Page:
Visitors to Chile's Easter Island will face new restrictions for traveling and staying on the island, local authorities have said in a measure endorsed by the country's President Sebastian Pinera
The move which is aimed at protecting both the natural environment and island heritage was announced Wednesday. "It is a magical island, we all want to visit it, but it is also a sensitive island and therefore we have to take care of it," Pinera said, speaking on the country's 24-hour news channel.
Chile now decided to limit the time outsiders can stay on the volcanic island, cutting it from 90 to 30 days. The measure applies not only to foreign tourists but also to Chileans who are not the part of the native Rapa Nui population.
Tourists are now required to fill out a special form, show return tickets, and present a document confirming a hotel reservation or a letter of invitation from an islander. The restrictions would not apply to parents, partners or children of the Rapa Nui people.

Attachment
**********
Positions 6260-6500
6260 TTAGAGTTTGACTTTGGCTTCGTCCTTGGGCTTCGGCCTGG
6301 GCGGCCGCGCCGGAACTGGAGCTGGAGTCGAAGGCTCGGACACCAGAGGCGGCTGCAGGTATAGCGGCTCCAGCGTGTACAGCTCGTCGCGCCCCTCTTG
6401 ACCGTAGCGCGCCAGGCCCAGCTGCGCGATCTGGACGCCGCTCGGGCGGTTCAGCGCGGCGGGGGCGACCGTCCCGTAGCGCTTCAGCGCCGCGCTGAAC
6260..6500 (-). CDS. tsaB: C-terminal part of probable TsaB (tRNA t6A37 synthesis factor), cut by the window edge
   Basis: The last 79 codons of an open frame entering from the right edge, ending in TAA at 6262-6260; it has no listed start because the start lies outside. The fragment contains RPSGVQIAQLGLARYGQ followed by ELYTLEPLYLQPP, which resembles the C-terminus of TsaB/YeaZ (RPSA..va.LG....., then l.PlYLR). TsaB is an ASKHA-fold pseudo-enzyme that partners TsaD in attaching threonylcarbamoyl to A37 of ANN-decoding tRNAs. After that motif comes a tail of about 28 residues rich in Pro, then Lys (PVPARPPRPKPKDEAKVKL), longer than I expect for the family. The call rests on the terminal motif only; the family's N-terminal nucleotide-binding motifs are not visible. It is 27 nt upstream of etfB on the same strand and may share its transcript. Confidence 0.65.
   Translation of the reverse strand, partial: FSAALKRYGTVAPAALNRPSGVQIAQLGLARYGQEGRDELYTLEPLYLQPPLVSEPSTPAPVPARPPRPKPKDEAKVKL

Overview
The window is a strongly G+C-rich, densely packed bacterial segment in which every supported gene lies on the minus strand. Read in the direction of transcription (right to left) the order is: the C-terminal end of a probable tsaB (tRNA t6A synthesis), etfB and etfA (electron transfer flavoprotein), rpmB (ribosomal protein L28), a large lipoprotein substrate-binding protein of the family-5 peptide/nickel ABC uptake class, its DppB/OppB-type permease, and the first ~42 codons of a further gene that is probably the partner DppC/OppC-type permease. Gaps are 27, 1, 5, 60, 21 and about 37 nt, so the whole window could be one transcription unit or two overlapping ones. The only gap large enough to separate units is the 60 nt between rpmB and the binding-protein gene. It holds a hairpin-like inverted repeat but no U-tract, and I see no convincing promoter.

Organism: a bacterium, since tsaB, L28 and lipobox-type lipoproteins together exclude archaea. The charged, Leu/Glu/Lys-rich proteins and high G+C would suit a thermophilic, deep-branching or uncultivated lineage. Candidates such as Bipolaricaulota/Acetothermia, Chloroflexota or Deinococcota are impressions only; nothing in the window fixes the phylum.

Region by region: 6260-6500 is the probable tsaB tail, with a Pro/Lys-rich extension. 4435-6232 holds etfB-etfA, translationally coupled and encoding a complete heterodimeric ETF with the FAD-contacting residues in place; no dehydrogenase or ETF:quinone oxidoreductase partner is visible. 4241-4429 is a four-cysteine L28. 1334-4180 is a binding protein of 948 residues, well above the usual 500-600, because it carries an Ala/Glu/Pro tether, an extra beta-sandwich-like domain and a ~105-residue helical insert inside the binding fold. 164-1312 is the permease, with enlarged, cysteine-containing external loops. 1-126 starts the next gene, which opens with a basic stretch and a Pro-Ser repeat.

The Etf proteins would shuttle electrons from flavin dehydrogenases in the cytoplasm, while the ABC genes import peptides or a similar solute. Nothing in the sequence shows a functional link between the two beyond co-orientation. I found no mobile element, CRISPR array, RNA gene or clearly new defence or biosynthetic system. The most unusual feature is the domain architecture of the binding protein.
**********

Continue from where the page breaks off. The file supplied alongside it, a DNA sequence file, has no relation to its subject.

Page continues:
Authorities would also exempt civil servants, people working for the companies who provide services to the state, and people who develop an independent economic activity with their families.
The volcanic island is known for its giant stone statues, Moai, built by the Indigenous Rapa Nui people. In 1722, Dutch explorer Jacob Roggeveen became the first European to visit the Pacific island located some 3,500 kilometers (2,200 miles) west of Chilean mainland.